As a result, this sacred temple was considered the Royal Palace’s holiest site before it was destroyed by the Burmese in the 18th century. Aside from its historical significance, the temple’s visual marvel makes it a popular spot to visit.

Like Wat Mahathat, you must pay an entry ticket of 50 baht to explore this temple’s sacred grounds. Otherwise, you can pay a multi-temple ticket for 220 baht to explore all six temples within Ayutthaya Historical Park.

Inspect the ruins at Wat Phra Lokkanat

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Wat Phra Lokkanat is a ruin with torn-down crimson brick walls and several headless statues. The vibrant colors of the walls make this sacred temple a stunning sight that you shouldn’t miss during your visit.

Besides its beauty, it’s popular because it provides shade from the scorching heat during midday. Please note that there are signs that prohibit climbing and sitting in the ruins, so be mindful of where you take cover from the sun.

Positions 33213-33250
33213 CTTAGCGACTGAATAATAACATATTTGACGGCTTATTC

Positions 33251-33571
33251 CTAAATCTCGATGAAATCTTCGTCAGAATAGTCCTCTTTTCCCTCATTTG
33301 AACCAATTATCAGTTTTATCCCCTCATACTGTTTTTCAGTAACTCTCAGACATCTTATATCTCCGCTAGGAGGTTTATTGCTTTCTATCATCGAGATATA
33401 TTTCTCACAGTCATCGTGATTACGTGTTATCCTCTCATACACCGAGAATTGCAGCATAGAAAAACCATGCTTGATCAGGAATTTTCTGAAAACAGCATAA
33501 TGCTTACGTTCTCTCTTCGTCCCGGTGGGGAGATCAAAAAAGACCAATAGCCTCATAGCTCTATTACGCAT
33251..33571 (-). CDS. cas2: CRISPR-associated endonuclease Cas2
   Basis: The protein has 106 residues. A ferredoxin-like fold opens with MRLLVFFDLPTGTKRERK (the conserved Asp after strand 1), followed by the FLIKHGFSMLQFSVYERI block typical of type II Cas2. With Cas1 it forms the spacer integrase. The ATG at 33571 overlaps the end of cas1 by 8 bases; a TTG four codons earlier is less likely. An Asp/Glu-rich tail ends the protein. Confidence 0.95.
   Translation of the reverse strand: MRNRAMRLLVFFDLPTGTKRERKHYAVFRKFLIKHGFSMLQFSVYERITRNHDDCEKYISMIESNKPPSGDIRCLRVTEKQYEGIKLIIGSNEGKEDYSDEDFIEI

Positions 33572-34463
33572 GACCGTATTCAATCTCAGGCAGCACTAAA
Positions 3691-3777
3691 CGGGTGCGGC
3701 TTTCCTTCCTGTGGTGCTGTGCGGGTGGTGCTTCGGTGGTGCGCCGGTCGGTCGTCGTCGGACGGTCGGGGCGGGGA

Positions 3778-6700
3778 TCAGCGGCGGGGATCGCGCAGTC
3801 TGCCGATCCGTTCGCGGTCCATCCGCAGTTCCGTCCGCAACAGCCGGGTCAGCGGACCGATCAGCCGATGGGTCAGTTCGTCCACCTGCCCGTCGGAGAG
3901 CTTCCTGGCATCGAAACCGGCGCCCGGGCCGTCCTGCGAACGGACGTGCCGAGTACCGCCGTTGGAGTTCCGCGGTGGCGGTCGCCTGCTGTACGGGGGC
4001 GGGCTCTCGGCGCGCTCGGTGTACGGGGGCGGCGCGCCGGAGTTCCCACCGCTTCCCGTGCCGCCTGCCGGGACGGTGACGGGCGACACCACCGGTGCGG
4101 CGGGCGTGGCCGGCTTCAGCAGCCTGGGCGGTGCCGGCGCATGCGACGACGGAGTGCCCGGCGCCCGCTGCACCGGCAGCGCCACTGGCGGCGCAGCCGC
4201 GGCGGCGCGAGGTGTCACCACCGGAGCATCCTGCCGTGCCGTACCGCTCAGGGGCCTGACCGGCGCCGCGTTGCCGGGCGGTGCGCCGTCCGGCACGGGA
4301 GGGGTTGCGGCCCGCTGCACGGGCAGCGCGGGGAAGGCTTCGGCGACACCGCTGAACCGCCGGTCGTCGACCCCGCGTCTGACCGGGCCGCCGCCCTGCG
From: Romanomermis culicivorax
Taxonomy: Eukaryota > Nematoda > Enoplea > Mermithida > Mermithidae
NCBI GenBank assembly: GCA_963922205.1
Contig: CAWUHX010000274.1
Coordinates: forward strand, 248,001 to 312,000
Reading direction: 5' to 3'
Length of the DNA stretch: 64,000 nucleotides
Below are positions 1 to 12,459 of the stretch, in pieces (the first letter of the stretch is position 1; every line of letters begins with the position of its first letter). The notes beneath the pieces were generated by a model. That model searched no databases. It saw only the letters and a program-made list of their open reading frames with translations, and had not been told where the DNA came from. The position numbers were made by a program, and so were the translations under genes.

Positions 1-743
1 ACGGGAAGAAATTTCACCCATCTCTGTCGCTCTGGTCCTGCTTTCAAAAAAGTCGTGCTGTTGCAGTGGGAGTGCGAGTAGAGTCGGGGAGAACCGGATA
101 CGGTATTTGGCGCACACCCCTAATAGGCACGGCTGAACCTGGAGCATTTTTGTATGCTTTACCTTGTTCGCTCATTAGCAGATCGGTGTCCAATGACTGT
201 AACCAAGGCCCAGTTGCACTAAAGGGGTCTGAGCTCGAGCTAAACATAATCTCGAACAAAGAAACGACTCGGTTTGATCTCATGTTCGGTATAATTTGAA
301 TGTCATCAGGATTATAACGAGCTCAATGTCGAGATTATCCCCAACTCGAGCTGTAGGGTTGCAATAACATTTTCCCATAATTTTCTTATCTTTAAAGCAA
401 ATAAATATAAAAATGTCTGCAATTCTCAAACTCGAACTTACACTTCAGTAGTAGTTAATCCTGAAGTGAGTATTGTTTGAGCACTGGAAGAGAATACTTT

Alternatively, you can bring a parasol and a bottle of water to make your exploration of Wat Phra Lokkanat more bearable. It allows you more freedom to walk through the ruins without worrying about the sun.

Explore Ayutthaya Historical Park by boat

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Join a boat ride along Ayutthaya Historical Park to get a different perspective of Wat Mahathat. This allows you to observe the beautiful ruins during sunset, which makes for gorgeous scenery.

It’s also a great opportunity to visit nearby hotspots that are connected to the park through the Chao Phraya River and Pa Sak River. You can either book a boat tour with travel agencies like Klook or approach boat operators along these rivers. 

Tour Chao Sam Phraya National Museum